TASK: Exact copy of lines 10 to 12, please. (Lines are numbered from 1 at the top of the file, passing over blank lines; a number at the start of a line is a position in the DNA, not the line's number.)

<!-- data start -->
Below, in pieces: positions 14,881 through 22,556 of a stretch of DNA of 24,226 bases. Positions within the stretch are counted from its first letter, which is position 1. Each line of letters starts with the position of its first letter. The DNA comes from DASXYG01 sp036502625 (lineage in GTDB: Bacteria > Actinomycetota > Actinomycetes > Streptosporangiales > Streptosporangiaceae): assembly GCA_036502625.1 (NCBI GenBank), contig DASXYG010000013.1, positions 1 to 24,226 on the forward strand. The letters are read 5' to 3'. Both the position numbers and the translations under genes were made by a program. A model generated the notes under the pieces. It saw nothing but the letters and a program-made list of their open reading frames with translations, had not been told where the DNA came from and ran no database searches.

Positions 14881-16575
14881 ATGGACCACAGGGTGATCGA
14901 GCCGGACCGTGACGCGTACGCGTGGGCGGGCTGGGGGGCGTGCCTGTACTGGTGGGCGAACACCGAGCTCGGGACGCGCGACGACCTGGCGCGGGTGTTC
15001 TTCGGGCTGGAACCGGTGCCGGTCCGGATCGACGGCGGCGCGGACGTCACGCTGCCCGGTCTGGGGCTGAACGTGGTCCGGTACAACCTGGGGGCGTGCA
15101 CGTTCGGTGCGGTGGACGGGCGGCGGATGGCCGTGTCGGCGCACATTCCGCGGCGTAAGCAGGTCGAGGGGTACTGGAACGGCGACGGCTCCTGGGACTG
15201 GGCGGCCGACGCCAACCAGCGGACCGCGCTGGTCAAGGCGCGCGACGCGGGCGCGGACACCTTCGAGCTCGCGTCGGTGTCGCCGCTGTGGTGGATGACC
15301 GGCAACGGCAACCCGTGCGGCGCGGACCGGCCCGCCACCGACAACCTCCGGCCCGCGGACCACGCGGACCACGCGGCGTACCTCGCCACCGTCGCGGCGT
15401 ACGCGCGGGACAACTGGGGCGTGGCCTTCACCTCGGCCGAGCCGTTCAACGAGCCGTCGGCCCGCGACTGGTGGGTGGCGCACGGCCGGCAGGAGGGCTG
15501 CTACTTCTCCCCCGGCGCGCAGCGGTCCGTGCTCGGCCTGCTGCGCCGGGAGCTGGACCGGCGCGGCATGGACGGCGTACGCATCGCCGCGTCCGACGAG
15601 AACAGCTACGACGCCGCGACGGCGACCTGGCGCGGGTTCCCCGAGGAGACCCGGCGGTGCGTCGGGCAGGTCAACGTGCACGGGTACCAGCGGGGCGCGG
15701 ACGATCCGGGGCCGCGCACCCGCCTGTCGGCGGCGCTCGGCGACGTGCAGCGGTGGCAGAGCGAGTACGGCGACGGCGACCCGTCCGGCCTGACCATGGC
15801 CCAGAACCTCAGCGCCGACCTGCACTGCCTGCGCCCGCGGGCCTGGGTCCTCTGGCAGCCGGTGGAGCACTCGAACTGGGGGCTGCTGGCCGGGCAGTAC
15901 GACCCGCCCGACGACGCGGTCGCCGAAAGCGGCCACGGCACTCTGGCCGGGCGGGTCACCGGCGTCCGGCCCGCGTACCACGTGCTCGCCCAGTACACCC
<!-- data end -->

15501 CTACTTCTCCCCCGGCGCGCAGCGGTCCGTGCTCGGCCTGCTGCGCCGGGAGCTGGACCGGCGCGGCATGGACGGCGTACGCATCGCCGCGTCCGACGAG
15601 AACAGCTACGACGCCGCGACGGCGACCTGGCGCGGGTTCCCCGAGGAGACCCGGCGGTGCGTCGGGCAGGTCAACGTGCACGGGTACCAGCGGGGCGCGG
15701 ACGATCCGGGGCCGCGCACCCGCCTGTCGGCGGCGCTCGGCGACGTGCAGCGGTGGCAGAGCGAGTACGGCGACGGCGACCCGTCCGGCCTGACCATGGC